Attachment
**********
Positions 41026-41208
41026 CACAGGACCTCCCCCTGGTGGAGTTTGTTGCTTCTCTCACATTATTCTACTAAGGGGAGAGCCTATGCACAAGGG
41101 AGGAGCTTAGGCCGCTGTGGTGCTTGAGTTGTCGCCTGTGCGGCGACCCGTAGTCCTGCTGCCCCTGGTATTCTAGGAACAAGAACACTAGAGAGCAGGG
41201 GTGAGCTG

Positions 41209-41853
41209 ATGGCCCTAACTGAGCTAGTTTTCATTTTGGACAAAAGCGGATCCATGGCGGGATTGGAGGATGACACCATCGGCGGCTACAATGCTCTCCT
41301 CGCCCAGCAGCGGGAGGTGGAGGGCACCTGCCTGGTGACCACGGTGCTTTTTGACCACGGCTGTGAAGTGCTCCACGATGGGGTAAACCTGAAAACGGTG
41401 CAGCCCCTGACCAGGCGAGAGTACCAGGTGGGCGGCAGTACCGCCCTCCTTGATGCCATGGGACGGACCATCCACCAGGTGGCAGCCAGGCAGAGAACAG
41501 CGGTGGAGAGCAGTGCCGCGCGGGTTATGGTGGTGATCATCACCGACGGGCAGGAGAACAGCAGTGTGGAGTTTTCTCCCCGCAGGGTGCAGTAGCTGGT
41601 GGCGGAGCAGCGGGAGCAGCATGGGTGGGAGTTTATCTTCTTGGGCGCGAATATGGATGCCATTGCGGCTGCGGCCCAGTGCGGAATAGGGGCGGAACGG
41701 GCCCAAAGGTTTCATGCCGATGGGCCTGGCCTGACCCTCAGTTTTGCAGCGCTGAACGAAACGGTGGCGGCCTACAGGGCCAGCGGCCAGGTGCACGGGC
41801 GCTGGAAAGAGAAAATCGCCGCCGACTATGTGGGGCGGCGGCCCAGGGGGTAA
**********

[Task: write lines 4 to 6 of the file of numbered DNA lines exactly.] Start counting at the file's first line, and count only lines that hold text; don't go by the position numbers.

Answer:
41201 GTGAGCTG

Positions 41209-41853
41209 ATGGCCCTAACTGAGCTAGTTTTCATTTTGGACAAAAGCGGATCCATGGCGGGATTGGAGGATGACACCATCGGCGGCTACAATGCTCTCCT